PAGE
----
In his long working life – from 1943 most of it spent at Vogue – Irving Penn pursued a version of photographic truth which filtered through all his areas of interest. And these were many and varied. Portraits, fashion and beauty photographs for Vogue, certainly, but he made significant bodies of work in other areas, some connected, some less so: nudes, sculptural and statuesque; still-life studies of street detritus, of which his close-ups of discarded cigarette ends are perhaps the best known; and a radical series made in 1950 in Paris, London and New York of les petit métiers, those often itinerant skilled tradesmen such as knife grinders, onion sellers and coal men whose presence in daily life was all but disappearing even then.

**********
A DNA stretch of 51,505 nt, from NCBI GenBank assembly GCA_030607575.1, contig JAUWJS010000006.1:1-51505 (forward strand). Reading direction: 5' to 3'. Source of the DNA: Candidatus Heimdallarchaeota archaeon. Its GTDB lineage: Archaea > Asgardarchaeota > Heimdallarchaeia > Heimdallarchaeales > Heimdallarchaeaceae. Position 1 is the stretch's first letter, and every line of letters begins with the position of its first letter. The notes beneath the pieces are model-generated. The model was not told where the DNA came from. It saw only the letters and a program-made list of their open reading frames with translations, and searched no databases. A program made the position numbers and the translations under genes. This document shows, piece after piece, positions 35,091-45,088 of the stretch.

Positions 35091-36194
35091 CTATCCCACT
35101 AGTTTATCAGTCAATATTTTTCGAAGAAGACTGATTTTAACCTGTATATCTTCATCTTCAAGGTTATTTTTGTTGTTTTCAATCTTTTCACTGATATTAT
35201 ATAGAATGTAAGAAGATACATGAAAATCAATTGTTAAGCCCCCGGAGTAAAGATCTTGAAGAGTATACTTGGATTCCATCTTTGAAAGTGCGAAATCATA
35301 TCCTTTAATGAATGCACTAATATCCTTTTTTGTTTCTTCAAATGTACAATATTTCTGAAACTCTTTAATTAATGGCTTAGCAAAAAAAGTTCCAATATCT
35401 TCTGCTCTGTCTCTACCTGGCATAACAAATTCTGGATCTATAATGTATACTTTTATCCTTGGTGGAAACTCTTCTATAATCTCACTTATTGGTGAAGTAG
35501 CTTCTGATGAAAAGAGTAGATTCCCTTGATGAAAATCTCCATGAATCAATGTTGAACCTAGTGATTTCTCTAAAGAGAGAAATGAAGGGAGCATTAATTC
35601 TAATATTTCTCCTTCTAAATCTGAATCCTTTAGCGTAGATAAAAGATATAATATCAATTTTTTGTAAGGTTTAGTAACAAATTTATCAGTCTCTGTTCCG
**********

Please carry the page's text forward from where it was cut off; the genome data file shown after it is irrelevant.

His flower studies are the focus of a joint exhibition (with Richard Learoyd) at Hamiltons London, on show until September. Penn had collected them together for a book, published in 1980 and titled, with Penn-like economy, Flowers, but they have slipped slightly from view over the past 40 years. The first edition of Flowers is now one of the most elusive of all Penn’s books, “as rare as camellias in July”, as Charles Gandee observed in Vogue in 1996.